"The logical error consisted in assuming that to get from a to c the system had to go through a condition such that B had to have some definite value b." R.P. Feynman "Space-Time Approach to Non-Relativistic Quantum Mechanics" Reviews of Modern Physics 20, 2 (1948).

Some remarks on the Memory of Water Controversy

  1. The issue
  2. A theoretical model: resonance, basophils and succussion
  3. Experiments past and future: Hirst et al. , the Burridge report, Ovelgônne et al. , the BBC Horizon "scientific experiment" and more ...
  4. Red herrings in electrochemical high dilutions
  6. An exchange with Jim Burridge, co-author of Hirst et al. , with some comments by Jacques Benveniste.
  7. Loose ends

1. The issue

In the 1997 September/October issue of the Skeptical Inquirer one can read an interesting article ( "Alternative Medicine and the Laws of Physics") by Robert L. Park. Reading this paper I have become interested in what may be remembered as the Memory Of Water Controversy. After perusing the relevant papers published in Nature in 1988 I have found that a significant point appears to have been neglected.

I will first give a brief sketch of the events to which I am referring. In 1988 a research group led by Jacques Benveniste published a paper in Nature (333, 816; Davenas et al. ,1988) describing an experiment that may be briefly described as follows. An antibody was diluted with water in a container. Water was added, the solution was shaken and the excess thrown away. And so on until the solution was so diluted that, according to Nature's editorial note to the article, the chance that a single molecule of antibody would be left was very small. Then the solution was tested for properties related to the presence of the antibody. The result, according to Benveniste and his team, was positive. A commission led by Nature's editor John Maddox visited Benveniste's laboratory and decided that the experiments were flawed. The ensuing controversy was not placated by a subsequent article by Hirst et al. (Nature, 366, 525).

There is an obviously relevant issue that appears not to have been raised during the debate, at least not to my knowledge. Both in Nature's editorial note to Davenas et al. and in later remarks in Nature (333, 787; 1988) (334, 367;1988),(335, 760; 1988) it is claimed that, in all likelihood, no molecule is left in the solution sample after dilution. The claim is based on the assumption that at any moment either there is at least one molecule left or there is none.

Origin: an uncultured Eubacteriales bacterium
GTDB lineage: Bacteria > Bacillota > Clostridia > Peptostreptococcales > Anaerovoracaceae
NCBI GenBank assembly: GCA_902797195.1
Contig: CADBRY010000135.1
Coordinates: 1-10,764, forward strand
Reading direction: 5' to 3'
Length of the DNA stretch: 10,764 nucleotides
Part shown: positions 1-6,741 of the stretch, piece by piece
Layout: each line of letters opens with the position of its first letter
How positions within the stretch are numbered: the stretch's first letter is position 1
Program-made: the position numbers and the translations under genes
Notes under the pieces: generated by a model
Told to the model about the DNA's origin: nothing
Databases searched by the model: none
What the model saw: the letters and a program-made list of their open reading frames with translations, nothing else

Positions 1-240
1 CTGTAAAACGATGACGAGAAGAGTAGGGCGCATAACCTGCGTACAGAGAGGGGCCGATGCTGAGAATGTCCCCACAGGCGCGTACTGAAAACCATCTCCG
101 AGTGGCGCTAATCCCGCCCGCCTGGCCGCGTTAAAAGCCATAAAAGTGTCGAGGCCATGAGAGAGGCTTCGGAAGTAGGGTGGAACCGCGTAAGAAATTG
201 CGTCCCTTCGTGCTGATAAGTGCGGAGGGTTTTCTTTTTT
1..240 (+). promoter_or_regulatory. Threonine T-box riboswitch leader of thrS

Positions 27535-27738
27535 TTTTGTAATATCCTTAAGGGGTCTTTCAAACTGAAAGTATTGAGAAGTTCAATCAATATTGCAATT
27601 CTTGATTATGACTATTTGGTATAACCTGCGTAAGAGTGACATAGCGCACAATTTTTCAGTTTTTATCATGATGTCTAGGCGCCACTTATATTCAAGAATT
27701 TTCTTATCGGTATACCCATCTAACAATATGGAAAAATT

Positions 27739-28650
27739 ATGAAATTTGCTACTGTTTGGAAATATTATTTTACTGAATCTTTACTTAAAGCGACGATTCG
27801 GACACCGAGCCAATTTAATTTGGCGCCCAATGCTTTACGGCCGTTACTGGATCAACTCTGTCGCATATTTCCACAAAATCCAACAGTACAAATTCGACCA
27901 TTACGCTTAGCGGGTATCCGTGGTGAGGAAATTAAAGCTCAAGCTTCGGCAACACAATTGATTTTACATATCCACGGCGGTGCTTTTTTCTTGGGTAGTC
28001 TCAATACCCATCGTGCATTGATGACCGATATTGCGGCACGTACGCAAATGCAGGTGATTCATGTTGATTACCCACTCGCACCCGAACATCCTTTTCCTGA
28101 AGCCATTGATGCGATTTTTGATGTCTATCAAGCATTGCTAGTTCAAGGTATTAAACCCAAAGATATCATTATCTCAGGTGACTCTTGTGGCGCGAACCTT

I believe that such an assumption is based on a misunderstanding. According to quantum mechanics a system may subsist as a superposition until its wave packet is reduced by a measurement. What is observed is the result of a measurement. An antibody molecule can be observed and localized. But again this is the result of a series of measurements. Without an appropriate measurement there is no way to localize distinct molecules in the solution. Actually the assumption that any object has a well-defined position at any time leads to predictions that in some cases are testably false. In the experiment described in Davenas et al. Benveniste and his team do not conduct any measurement counting antibody molecules in the solution. It appears therefore arbitrary to assume that the antibody molecules' wave-packet is reduced so as to localize the molecules during the experiment. These considerations arise from an absolutely standard interpretation of quantum systems. If the wave function in the Schrödinger equation encodes all the information about the system, then there is no way to define molecules' positions without a position measurement.

It might be argued that the support of an antibody molecule's wave-packet cannot straddle different solution samples, because of the potential barriers associated to the containers' walls . The container's walls do indeed prevent the diffusion of the wave-packet, but they are not in place when the wave-packet may be spreading, before the solution is poured into the samples or thrown away. There is no reason to believe that the insertion of potential barriers will force the wave-packet to choose on which side of the wall it wants to subsist. An objection may be raised in terms of decoherence .It is worth noting, however, that decoherence does not destroy long-range quantum superpositions, but only limits the ability of an observer subject to the second principle of thermodynamics to keep track of such superpositions. Moreover superpositions that are arguably macroscopic have been detected ([1]) and decoherence theory has come under substantial criticism as a red herring (e.g. by Anthony Leggett, see also [2]).

My main point can be summed up as follows. The editorial note to Davenas et al. states that " the essence of the result is that an aqueous solution of an antibody retains its abilty to evoke a biological response even when diluted to such an extent that there is a negligible chance of there being a single molecule in any sample". The above statement is meaningless. It may be meaningfully replaced by the following: " the essence of the result is that an aqueous solution of an antibody retains its ability to evoke a biological response even when diluted to such an extent that there is a negligible chance of an appropriate measurement revealing a single molecule in any sample".

Moreover, the way relevant experimental results have been dealt with provides some insight in the dialectics of mainstream orthodoxy vs. deviancy.


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